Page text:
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What Determines The Value Of Your Australian Opal Jewellery In 2023?

What Determines The Value Of Your Australian Opal Jewellery In 2023?

Australian opal jewellery

Today, Australia is the highest producer of opals in the world. To be precise, the country produces roughly 90% of all opals available globally. One highlight of Australian opal jewellery is that they are incredibly expensive, especially when compared to opal items sourced from other regions in the world.

 

So, here are a few burning questions; why are Australian opals expensive today? What exactly determines the value of opal jewellery in 2023? Check the next sections to see everything you need to know about these questions.

Here’s why Australian opals are generally so expensive

Australian opal jewellery
Australian opal jewellery

Today, Australian-sourced opal gemstone jewellery pieces are more expensive than products sourced from other regions because of many reasons.

 

  • First, remote Australia produces the highest percentage of opals in the world. Unfortunately, these Australian regions have the harshest and most extreme climates, globally. Because of these weather conditions, it’s often difficult to mine opals from the ground in remote Australia. There is a need for enough moisture in the region to prevent mined opals from drying out. This explains why trained and professional miners put in their best to successfully obtain opals in this region.

 

That said, Australian opals are so expensive because of the amount of work and expertise that goes into obtaining them.

 

  • One term that distinguishes Australian opals from other opals is their level of “opalescence.” In case you don’t know, opalescence means your opal’s milky iridescence display. Australian opals are pretty popular because of their spectacular colour spectrum.

 

That said, Australian-sourced opal jewellery’s one-of-a-kind colour combination is another reason why they are so expensive than other opals.

How does the valuation of Australian opal jewellery work in 2023?

At Masterpiece Jewellery, we can always help you check and determine the best value for your opal gemstone jewellery. Here, we make use of the standard approaches to value opals and their accessories. These approaches also include putting a few factors into consideration, such as colours, rarity, pattern, brightness, clarity, and body tone.

1.   Rarity

According to experts, rarity is one of the few factors that contributes to how expensive Australian opal jewellery pieces are today. Silica is one of the commonest minerals in the world today. Interestingly, this substance is available in significant amounts in opals. With that, it’s easy to think opals are also very common. But this is not true; precious opal jewellery pieces, which are mostly produced in Australia, are very rare. Matter of fact, these precious opals are even rarer to find compared to diamonds.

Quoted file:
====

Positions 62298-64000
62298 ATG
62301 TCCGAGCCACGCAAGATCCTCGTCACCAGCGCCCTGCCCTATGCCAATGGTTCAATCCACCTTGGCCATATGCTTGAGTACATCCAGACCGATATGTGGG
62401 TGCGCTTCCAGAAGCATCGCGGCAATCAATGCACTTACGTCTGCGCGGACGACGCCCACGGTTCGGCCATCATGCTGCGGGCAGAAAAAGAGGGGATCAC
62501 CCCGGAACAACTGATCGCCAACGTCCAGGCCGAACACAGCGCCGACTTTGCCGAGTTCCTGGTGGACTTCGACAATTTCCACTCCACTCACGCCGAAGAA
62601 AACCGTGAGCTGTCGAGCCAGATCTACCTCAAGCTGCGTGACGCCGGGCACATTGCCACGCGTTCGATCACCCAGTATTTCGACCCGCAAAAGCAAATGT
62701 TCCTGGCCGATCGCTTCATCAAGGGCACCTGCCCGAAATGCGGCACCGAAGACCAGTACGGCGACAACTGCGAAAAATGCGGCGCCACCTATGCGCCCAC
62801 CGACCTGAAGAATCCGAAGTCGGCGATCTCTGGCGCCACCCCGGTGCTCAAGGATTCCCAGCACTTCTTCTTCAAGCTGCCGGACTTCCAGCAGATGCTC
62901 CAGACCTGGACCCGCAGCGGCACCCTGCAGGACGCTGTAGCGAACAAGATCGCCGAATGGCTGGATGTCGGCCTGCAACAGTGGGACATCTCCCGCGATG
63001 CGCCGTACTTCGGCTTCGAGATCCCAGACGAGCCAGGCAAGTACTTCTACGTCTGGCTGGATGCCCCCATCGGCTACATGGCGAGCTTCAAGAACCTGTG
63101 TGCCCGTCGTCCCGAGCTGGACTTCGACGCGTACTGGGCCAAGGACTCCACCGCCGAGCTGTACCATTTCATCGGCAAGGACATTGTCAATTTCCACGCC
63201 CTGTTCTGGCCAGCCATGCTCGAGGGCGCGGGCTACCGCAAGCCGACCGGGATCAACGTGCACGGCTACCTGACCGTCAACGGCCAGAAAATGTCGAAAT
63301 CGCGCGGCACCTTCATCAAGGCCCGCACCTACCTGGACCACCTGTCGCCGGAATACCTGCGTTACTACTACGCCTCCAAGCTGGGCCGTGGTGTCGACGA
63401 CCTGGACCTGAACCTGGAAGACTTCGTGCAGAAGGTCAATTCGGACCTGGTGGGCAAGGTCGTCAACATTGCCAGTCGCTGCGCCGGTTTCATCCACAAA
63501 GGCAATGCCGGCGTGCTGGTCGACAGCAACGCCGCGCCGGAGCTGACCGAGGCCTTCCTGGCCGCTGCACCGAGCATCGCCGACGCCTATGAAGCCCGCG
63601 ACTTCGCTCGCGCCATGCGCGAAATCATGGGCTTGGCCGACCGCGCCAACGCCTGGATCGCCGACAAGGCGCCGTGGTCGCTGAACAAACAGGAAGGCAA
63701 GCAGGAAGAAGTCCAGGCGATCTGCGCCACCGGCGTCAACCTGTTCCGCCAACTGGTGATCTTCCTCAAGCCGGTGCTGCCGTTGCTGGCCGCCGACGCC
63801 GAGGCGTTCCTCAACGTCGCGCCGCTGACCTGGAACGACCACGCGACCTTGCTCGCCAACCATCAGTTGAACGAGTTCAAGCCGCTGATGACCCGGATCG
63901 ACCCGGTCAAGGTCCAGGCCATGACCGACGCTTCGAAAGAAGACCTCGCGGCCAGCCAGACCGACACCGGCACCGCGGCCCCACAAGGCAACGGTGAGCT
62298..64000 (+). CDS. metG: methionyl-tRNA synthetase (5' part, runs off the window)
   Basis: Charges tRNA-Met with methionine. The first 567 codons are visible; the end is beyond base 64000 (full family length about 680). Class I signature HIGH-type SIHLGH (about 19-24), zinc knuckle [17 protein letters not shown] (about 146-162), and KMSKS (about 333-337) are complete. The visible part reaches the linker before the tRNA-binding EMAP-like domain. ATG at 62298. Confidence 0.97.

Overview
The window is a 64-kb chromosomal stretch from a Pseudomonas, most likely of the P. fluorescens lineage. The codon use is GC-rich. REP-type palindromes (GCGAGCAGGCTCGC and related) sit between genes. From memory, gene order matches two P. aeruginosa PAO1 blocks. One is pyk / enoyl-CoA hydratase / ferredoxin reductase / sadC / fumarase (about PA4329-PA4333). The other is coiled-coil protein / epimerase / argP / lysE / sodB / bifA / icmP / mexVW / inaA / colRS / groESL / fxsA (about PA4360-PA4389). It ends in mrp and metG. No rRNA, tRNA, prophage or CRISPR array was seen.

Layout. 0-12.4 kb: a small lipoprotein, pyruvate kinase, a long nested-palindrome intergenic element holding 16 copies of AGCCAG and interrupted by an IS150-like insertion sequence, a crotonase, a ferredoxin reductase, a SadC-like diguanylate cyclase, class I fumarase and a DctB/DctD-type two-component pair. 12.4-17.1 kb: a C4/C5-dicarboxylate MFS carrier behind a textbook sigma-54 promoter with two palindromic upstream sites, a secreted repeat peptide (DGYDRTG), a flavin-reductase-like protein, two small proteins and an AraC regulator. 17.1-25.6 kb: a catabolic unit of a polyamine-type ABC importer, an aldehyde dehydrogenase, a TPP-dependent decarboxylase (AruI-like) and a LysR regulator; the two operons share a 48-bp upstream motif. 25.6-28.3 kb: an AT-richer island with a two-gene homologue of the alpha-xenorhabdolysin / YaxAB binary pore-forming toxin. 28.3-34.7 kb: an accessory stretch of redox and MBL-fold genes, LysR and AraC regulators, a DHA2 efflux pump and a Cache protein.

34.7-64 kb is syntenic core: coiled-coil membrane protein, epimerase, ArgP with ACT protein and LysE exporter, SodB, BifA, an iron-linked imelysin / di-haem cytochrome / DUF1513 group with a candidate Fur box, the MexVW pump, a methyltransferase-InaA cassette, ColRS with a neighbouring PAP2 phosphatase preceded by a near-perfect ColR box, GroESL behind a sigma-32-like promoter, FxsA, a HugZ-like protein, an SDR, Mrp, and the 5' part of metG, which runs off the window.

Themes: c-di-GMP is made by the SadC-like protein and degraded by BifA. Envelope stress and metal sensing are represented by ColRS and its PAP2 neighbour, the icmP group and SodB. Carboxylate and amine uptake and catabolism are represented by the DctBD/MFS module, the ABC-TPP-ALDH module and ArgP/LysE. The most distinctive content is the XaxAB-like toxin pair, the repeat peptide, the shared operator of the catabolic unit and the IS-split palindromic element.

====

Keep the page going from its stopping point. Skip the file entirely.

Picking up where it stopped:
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Today, 95% of opals mined today are common opals. These opals lack gem colour, which precious opals often come with.

2.   Clarity

The clarity of your gemstone jewellery is another factor that we consider when carrying out the valuation of your opals. The value is most likely to reduce if your opals have natural inclusions, such as pitch webbing, sand spots, and ironstone specks.

Australian opal jewellery
Australian opal jewellery

To achieve the best value possible, your opals need to have nice and clean faces. In addition, they also need to have little or no inclusions. This is also true if the natural inclusions help to create a flagstone pattern.

3.   Brightness

Brightness is another factor that we consider when valuing Australian opals. It’s pretty simple; the brighter your opal jewellery, the higher its value. Jewellery pieces with dull opals have less value when compared with opals with brilliant brightness.

4.   Body Tone

The body tone of opals is categorised into 9 different levels (N1 to N9). Black opals, which are ranked between N1 to N4, are the most expensive out there. Opal jewellery pieces that fall between N5 to N6 are known as semi-black opals. They are more expensive than products in the third category (N7 to N9), which are known as white opals.

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